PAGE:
Saturday, 30 March 2013

Creamy Coconut Shrimp

Creamy Coconut Shrimp

Most of my shrimp recipes are superfast, but not this one.  This one takes time and loving attention, but is so worth it!  This is a rich feast, suitable for company.  If you’re planning to serve this to dieters, don’t let them see this recipe!  ‘Tis sinful, actually.  But so worth it…

While this takes more time than usual, it’s not significantly more complicated.  Don’t be too tidy chopping, as the sauce gets blended once it’s cooked.

1 teaspoon cumin seed
1 teaspoon coriander seed
½ teaspoon fennel
several flakes of mace
3 green cardamom, bashed and ground a bit
1 black cardamom, husked and bashed
4 cloves
½ teaspoon black peppercorns
1 stick cinnamon or cassia equivalent

½ teaspoon ground turmeric
½ teaspoon smoked paprika

2 plus tablespoons ghee (Indian clarified butter)

1 red onion, chopped
1 tablespoon chopped ginger
2 Thai chillies
5 cloves fresh garlic, chopped
1 large fresh tomato, chopped

1 can coconut milk
½ teaspoon sea salt (or to taste)

enough cleaned and shelled shrimp to serve 6

fresh or frozen green peas (optional)
½ fresh lime, juiced

Start by dry roasting the whole spices.  When they become fragrant and slightly wispy with smoke, put in spice grinder, but set aside the cinnamon or cassia.  Add the ground turmeric and paprika to the spice grinder, and buzz till finely ground.  Set aside.
Add the first 2 tablespoons of ghee to a large wide pan and heat to medium hot.  Toss in the cinnamon or cassia, onion, ginger, and chillies, and lower heat to medium.  Cook till the onion is golden and a bit crispy on the edges. 
Add the chopped garlic and cook for another few minutes.  Add the ground spices.  If they seem dry in that pan, get out more ghee.  I didn’t want this dish swimming in oil, but I was happy to use another tablespoon of ghee at this point.  Cook the spices for another couple of minutes, then add the tomato.  Add the coconut milk. 

At this point, I used a regular slotted spoon to remove the vegetable pieces, and put them into a container to hold my immersion blender.  I then blended them smoothly and returned them to the liquid.  If I had been using a deep pot, I could have just stuck the immersion blender into the pot, but a large wide pan is needed for quicker reduction of the coconut sauce, and you can better watch the progress of the shrimp cooking too.  Never put an immersion blender into a shallow pan, as it will cause a huge and splattering mess, she says, from sad experience…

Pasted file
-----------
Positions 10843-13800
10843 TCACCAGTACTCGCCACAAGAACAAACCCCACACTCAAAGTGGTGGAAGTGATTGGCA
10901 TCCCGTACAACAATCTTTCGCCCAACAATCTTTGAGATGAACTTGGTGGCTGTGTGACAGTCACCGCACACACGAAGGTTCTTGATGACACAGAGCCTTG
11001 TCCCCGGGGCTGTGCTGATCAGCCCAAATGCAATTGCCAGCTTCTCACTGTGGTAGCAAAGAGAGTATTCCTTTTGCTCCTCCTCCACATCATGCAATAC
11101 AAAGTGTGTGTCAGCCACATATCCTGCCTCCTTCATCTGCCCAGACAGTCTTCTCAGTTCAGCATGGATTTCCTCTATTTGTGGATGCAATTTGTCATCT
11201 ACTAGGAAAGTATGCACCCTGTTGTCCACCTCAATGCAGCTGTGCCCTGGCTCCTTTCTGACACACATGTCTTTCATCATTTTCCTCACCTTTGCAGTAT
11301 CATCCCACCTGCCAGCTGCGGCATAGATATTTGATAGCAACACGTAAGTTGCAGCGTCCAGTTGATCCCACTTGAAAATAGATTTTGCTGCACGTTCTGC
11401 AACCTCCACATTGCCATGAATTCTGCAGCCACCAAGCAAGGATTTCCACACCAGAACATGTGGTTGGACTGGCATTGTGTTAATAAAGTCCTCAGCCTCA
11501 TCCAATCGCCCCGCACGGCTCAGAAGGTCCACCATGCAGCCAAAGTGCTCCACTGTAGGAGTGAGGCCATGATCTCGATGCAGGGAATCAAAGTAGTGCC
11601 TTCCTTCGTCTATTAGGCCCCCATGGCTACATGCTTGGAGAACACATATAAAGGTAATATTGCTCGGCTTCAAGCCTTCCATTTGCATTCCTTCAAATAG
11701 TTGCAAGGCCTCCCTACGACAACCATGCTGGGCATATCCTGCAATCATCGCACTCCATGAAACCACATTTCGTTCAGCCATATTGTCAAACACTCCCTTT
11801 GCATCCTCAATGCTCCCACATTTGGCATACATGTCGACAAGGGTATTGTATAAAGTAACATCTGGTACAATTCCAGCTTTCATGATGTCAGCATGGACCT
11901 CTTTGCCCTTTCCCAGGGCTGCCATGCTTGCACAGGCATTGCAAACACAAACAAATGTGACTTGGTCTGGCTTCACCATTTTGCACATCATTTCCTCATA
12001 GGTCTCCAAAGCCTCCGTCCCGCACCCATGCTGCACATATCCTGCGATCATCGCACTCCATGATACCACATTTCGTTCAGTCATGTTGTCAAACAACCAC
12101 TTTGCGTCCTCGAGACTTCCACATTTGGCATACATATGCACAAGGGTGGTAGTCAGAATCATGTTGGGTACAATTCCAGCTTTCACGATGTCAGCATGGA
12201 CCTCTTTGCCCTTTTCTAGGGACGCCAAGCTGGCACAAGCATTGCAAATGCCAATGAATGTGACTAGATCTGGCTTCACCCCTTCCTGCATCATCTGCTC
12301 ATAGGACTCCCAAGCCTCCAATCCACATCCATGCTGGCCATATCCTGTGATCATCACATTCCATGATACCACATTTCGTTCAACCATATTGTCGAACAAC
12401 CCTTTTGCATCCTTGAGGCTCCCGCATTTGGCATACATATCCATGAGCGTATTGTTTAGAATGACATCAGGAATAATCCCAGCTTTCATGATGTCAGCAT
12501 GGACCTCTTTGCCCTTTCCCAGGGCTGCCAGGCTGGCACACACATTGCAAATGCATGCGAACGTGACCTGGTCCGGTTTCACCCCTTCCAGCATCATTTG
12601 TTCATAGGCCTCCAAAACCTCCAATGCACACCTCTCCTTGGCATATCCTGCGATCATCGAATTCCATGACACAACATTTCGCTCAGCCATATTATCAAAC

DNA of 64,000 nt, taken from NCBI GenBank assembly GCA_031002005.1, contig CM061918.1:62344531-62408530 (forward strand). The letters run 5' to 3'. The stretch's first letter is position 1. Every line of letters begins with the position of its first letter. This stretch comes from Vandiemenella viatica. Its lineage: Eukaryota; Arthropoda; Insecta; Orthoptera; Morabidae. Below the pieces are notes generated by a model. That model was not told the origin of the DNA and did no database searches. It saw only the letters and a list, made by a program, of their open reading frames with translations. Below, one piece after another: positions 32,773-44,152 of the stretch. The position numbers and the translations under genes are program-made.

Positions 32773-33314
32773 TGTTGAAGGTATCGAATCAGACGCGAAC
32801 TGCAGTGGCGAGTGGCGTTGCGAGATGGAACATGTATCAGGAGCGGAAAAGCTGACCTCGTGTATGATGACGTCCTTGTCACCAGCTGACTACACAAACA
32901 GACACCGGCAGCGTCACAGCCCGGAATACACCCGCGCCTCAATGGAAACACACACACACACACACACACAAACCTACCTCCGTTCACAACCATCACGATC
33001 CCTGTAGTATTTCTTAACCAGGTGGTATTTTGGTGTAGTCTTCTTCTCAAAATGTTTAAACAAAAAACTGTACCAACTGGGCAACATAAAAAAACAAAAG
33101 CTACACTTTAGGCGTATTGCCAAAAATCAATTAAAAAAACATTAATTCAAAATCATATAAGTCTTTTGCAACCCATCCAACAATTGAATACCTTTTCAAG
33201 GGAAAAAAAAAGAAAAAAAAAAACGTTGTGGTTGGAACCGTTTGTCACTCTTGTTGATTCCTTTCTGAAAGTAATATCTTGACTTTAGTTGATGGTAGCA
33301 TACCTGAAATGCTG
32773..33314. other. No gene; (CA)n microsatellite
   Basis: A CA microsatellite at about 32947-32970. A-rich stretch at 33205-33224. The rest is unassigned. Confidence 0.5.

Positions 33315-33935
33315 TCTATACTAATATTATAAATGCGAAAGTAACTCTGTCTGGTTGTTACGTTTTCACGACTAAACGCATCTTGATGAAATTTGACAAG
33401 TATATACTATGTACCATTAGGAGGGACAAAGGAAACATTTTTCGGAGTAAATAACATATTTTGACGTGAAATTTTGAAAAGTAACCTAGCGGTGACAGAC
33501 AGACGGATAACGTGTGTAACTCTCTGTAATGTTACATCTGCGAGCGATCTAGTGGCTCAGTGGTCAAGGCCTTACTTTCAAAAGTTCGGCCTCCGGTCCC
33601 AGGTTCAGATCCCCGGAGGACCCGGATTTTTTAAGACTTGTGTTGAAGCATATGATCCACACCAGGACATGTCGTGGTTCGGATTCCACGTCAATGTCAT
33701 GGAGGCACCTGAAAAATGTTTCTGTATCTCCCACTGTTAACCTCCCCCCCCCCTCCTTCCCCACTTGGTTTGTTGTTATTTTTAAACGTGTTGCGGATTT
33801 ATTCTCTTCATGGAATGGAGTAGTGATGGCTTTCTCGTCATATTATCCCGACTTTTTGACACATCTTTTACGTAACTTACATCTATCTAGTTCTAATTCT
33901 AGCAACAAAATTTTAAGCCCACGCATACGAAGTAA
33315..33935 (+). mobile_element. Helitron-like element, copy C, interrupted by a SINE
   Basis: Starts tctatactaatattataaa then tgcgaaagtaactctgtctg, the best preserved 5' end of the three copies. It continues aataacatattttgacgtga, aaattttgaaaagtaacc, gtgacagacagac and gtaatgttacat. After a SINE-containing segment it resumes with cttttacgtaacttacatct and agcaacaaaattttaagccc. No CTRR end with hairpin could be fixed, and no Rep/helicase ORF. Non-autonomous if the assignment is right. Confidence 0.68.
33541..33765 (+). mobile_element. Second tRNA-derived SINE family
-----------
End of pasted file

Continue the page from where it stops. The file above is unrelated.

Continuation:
Once the sauce ingredients are back together in the pan, stir, keeping on medium heat, and let reduce.  This is the time consuming stage.  It should be reduced to a thick sauce, which will need stirring from time to time.  This will take about twenty to thirty minutes.

Once the sauce is thick, taste for salt.  Add as necessary, then add the shrimp.  Watch very carefully.  As soon as they pinken up and start to curl, use your judgement.  As I was using frozen shrimp (fresh is very expensive here) I removed them from the pan with a spider.  (Not the creature, but a wire mesh spoon, Chinese in origin.)  You can use a large slotted spoon if you don’t have a spider. 
Since frozen shrimp releases liquid into the sauce, I continued to reduce the sauce till it was once again thick, about five minutes.  If you’re using fresh, you likely won’t need to reduce your sauce after the shrimp are cooked.  About two minutes before serving, I added frozen peas to the sauce, stirring till they thawed and heated through.  This is an optional step, completely up to you. 

Pour the sauce over the shrimp, squeeze the lime juice over the whole dish and take to the table.  Last night I served these with lacha parantha, but in the past, I’ve served with scented basmati rice.  For my dieting friend, I also served rajma tiki masala, which was a cruel thing to do, since she recently returned from India, is frantic for authentic flavours, and will never find my tikki masala cakes here in Calgary. I suppose I could take a box of the magic stuff into my local Indian grocery to see if they can source it for us.  Wouldn’t that be fabulous?

Back to the creamy coconut shrimp, this is a silky and creamy dish, quite decadent, but excellent for company.  As for the dieter, I was careful to serve a fresh and light dessert, which you can find immediately below this post.  

Stay tuned to see how I curry up Easter this year!
Oh, and I added ribbons of kale to the rajma and cooked for 30 minutes.

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